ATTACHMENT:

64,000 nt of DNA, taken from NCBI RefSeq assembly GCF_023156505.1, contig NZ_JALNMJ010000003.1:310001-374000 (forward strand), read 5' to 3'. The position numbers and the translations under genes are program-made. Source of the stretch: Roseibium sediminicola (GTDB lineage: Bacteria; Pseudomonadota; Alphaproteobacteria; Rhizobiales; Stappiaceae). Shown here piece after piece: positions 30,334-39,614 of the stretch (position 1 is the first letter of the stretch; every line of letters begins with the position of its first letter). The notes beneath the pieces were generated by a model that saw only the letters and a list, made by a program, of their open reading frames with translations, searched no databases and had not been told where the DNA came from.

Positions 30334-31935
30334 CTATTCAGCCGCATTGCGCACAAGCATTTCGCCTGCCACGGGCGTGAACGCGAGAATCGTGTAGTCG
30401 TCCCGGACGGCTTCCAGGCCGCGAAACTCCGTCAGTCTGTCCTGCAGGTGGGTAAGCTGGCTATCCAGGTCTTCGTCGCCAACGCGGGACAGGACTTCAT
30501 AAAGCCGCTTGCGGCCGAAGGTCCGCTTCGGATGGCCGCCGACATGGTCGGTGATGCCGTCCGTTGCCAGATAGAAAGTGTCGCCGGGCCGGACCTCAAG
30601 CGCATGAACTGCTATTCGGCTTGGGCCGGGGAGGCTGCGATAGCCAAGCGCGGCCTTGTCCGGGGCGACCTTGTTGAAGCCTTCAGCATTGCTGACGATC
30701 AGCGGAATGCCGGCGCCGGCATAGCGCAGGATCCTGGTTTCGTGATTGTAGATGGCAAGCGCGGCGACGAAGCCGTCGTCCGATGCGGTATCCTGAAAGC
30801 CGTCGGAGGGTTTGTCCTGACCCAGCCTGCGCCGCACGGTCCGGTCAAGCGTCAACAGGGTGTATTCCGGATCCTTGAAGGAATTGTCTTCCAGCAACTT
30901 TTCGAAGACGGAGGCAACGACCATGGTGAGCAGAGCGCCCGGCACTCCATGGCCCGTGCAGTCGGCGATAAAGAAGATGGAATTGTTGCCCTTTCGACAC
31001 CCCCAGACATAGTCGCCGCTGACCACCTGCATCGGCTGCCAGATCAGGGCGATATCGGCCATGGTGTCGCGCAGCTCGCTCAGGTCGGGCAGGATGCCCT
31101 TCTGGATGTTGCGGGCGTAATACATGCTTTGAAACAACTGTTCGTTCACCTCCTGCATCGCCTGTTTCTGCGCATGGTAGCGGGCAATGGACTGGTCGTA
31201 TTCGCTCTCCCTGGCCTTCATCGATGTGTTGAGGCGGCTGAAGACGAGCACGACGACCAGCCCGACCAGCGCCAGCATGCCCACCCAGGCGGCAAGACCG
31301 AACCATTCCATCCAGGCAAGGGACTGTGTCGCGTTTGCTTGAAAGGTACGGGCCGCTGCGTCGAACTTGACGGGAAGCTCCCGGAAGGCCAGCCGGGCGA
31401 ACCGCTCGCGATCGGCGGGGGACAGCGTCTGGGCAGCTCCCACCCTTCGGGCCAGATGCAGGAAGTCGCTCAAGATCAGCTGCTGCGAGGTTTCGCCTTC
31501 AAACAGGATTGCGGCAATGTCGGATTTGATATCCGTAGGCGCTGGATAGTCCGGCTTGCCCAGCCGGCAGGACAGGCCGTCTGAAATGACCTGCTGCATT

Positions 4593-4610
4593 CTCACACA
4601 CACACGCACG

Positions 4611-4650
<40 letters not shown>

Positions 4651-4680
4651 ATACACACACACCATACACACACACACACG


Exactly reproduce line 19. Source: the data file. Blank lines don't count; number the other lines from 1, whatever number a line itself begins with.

Positions 4611-4650